How is it that these same men authored the New Testament, which provides such an accurate record of Jesus' life and teachings, and which has such profound insight into the meaning of his death on the cross? This is a work that has changed the world for good far more than any other!

The explanation is not that they went to seminary in Jerusalem or an ashram in Tibet, or that they generated it from themselves through a regimen of spiritual disciplines. The explanation is that the Holy Spirit became their personal instructor/counselor who gave them greater understanding of God's message.

Read 14:25,26. "All things" does refer to advanced calculus, nuclear physics, the mating habits of orangutans, etc. It refers to "all things" pertaining to Jesus and his mission. He would also supernaturally enable them to recall what he taught.

Read 16:12-14. What they were unable to understand under Jesus' tutelage, the Holy Spirit would make clear--especially meaning of Jesus' death ("what is to come").

This is what we mean when we say that the New Testament is inspired--not that they were so emotionally moved that they wrote beautiful religious speculation, but that the Holy Spirit supernaturally instructed them (and one chosen later--Paul) and enabled them to accurately record his instruction.

We (Christians) don't receive the inspiration of the Holy Spirit today; that's why we don't write scripture. But we do receive supernatural illumination from the Holy Spirit who tutors us to understand what they wrote. Let's look at another passage that speaks of both of these (read 1 Cor. 2:12,13).

The "we" in vs 13 refers to the apostles. The Holy Spirit enabled them to communicate God's thoughts about Jesus through Words that he ultimately selected. This is inspiration.

But the "we" in vs 12 refers to all Christians. The Holy Spirit enables us to understand the meaning and significance and application of his message through the apostles. This is illumination. This is what makes the Bible "come alive" (Heb. 4:12) after you receive Christ.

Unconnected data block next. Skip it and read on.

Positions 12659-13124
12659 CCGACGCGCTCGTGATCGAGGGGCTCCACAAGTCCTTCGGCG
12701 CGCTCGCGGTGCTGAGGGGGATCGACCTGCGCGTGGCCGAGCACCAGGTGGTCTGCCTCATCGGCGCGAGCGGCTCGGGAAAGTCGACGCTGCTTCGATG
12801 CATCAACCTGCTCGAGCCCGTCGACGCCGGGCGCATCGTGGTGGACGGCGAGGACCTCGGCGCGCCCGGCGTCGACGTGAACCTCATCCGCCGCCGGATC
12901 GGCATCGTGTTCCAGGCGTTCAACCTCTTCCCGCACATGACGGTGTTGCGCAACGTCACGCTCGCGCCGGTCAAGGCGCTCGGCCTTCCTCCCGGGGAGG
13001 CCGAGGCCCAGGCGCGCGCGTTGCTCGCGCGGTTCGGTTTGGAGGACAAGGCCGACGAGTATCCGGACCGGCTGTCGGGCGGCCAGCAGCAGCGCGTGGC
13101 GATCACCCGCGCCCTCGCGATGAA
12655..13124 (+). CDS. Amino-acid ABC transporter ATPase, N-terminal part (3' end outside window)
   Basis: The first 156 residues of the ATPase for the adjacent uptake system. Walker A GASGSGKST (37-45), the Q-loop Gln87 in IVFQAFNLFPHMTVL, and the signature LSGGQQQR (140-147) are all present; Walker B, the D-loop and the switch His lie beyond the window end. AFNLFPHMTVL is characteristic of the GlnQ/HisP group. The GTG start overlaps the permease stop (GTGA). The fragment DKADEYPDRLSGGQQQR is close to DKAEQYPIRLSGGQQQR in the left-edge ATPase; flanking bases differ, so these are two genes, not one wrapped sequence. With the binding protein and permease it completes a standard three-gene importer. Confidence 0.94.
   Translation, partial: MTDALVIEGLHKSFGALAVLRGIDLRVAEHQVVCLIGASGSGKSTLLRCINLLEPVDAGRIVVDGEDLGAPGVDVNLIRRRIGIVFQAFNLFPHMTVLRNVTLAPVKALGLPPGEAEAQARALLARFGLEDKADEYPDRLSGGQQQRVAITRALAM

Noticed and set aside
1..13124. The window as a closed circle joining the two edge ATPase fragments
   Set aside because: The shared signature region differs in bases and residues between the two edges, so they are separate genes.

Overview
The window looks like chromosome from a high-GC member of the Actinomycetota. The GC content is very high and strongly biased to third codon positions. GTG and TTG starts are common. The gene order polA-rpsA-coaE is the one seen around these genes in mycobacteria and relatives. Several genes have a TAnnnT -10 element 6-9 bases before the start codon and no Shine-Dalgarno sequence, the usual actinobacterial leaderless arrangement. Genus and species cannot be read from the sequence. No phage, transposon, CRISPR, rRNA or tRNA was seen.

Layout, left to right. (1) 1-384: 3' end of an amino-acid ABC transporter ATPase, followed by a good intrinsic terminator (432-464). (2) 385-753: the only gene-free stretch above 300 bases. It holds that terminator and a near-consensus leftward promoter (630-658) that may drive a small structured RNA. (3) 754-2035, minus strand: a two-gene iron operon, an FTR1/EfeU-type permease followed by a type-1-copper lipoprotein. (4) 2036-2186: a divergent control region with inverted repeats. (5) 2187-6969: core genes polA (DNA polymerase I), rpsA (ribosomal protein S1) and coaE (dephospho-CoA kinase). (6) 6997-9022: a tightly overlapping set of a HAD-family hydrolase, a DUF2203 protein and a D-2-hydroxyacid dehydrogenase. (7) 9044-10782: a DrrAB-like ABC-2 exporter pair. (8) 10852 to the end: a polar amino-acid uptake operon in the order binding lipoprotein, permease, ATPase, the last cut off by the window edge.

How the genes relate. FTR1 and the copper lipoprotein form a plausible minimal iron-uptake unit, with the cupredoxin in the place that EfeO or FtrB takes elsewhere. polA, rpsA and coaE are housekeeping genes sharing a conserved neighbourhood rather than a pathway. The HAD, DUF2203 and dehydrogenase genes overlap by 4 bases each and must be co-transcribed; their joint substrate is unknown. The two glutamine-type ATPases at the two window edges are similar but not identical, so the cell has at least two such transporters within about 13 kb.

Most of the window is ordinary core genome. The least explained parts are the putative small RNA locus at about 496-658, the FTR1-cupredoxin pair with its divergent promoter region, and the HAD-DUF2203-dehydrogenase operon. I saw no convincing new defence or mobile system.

This is what changes it from an old, dead book that bores us into God's love letter that stimulates a hunger in us to learn it.

This is what enables us to gain a growing grasp of its message instead of remaining like a disjointed, confusing collection.

This is what causes passages to penetrate deeply into hearts to expose, convict, comfort, etc.

This is what explains why certain passages that we have read leap into our consciousness in critical situations to provide insight and guidance.

I don't want to imply that this is instantaneous or without effort on our part (2 Tim. 2:7,15)--but when you have the Holy Spirit, you have a personal Tutor who delights in teaching you God's Word.

Greater effectiveness as Christ's witnesses

Jesus called his disciples to be his witnesses--to testify to others that he was Messiah who was offering salvation to all who believed in him. During their time with him, their effectiveness in this was spotty at best. They didn't want to witness to people of different ethnic backgrounds (Jn. 4), they were embarrassed and confused about the Cross (Matt. 16), they misrepresented his attitude toward those who snubbed him (Lk. 9), they caved in under pressure and denied him (Peter).

Yet after he departed, they led a movement that within 50 years spread to over 1 million people all over the Roman empire and beyond. How did they do this?

Did they discover a Dale Carnegie course on self-confidence and public speaking? No, they never received any additional training.

Did they gain political or military power through governmental involvement? No, they were persecuted by most governments.

Did they create a poll-sensitive, market-driven message that became popular because it flattered human goodness and potential? No, their message was regarded by most as a "stumbling block" and "foolishness."

This may explain the advance of many historical religious movements, but the disciples neither had nor used any of these means.

Their secret was the Holy Spirit (read Acts 1:8). Jesus tells them that the Holy Spirit will enable them to have greater effectiveness in God's mission because he will be the witness who aids their witness. He does this (for us also) in two ways:

Read 15:26,27. He will testify through our witness. He will transform our lives so that others become curious for an explanation. And when we share Christ with others, it won’t be us alone. The Holy Spirit will provide courage, insight, articulation, etc. so that our witness will have far greater impact. Some times we experience this very dramatically; sometimes more subtly--but it is a fantastic experience to step out in faith to share Christ with others, and experience his empowering!

But there is another way the Holy Spirit helps us witness. Read 16:8-11. He will convict non-Christians' hearts of their need for God's forgiveness and of the truthfulness of the gospel.

Every Christian in this room experienced this, or you wouldn’t be a Christian today. I remember this vividly.

Some of you are experiencing this right now.  If you are, you need to respond to the Holy Spirit by receiving Christ . . . 

Copyright 2004 Gary DeLashmutt